It happens a lot. You're hiking, boating, driving or kayaking with camera at the ready for that unique wildlife photo, and there it is-a bobcat, bear, or fox. You raise the camera to snap the photo, and the animal is gone. That fast. Only a glimpse. The thrill is there of seeing an elusive creature in the wild, but a photo would have been great, too, to share with friends and family.
But what if you had a second chance?
On a recent kayaking trip down the upper Wacissa River, I had several wildlife sightings. My camera and 100-400 millimeter telephoto lens was at the ready in my lap and several wading birds posed for me. As long as I made no sudden movements and didn't get too close, some of the birds seemed to tolerate my presence, along with a mother alligator with a young one. I even got within ten feet or so of a yellow-crowned night heron for a close-up portrait. That was special. But I wasn't ready for the doe and spotted fawn along the shore drinking from the river. When they spotted me approaching, they retreated into the shadows before I could snap the photo.
A similar thing happened when I spotted a family of otters along the shore. Readying my camera for a photo, they slipped into the water, and that was that. I continued downriver and snapped some more bird photos. On my return trip upriver, with the sun dipping low, I slowed as I passed the otter area. They were on the bank again-four sleek full grown otters! Through an opening in the branches, I was able to snap a few photos before they spotted me and slid into the water again. Bingo! This time, I had some photographic memories to share.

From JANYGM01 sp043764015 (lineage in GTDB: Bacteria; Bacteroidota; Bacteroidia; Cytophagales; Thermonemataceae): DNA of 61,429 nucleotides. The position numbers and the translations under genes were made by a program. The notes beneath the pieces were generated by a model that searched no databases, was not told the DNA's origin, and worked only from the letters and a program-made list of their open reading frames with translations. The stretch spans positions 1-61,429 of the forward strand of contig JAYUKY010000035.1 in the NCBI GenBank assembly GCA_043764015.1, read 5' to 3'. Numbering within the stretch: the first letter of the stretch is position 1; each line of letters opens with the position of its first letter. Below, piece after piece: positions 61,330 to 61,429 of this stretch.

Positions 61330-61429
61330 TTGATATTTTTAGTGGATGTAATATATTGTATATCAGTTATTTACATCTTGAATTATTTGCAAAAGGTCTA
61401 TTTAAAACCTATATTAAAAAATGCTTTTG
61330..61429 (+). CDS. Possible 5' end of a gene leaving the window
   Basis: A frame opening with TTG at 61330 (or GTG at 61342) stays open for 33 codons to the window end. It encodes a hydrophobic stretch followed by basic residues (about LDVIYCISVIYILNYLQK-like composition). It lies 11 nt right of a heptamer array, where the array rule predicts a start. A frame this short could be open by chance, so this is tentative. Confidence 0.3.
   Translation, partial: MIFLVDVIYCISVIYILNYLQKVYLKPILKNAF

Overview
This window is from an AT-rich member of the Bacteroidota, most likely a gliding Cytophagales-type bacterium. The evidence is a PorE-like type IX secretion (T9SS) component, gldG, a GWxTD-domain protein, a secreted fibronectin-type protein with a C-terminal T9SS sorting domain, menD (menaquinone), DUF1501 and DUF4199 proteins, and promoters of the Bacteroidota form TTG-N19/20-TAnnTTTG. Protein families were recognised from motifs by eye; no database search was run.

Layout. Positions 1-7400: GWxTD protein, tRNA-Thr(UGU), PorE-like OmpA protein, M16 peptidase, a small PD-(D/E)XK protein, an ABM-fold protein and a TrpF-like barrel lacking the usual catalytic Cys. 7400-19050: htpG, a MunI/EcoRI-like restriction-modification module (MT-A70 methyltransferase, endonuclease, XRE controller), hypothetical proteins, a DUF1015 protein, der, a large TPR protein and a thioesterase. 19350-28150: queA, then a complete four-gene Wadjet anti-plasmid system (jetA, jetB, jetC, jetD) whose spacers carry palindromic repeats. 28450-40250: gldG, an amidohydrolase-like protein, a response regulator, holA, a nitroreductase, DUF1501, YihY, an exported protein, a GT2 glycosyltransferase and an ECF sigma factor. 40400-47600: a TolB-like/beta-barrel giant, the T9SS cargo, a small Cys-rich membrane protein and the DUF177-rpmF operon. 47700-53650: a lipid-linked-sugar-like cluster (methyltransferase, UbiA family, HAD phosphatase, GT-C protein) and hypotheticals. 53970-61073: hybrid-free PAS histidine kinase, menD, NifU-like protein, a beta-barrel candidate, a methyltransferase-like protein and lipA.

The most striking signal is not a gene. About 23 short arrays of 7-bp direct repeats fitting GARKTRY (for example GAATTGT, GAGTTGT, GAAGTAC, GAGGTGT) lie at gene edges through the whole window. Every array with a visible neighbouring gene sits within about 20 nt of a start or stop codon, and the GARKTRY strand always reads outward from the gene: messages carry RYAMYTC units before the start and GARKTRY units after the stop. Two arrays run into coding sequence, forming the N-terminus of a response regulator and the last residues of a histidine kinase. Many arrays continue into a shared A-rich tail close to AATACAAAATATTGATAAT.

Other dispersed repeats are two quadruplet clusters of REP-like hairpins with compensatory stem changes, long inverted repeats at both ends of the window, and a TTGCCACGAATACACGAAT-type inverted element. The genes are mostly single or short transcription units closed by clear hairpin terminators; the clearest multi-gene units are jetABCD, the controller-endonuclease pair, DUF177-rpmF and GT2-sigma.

As I approached the spot where the two deer had been drinking I had no such luck. They were gone, but the otters had given me a second chance and I felt grateful for that. Good wildlife photos often involve patience, stealth, persistence, and just plain luck. Kayaking in the evening during the week was another factor since there were few people on the water, so pick and choose what times you feel might work best for wildlife shots. And be ready!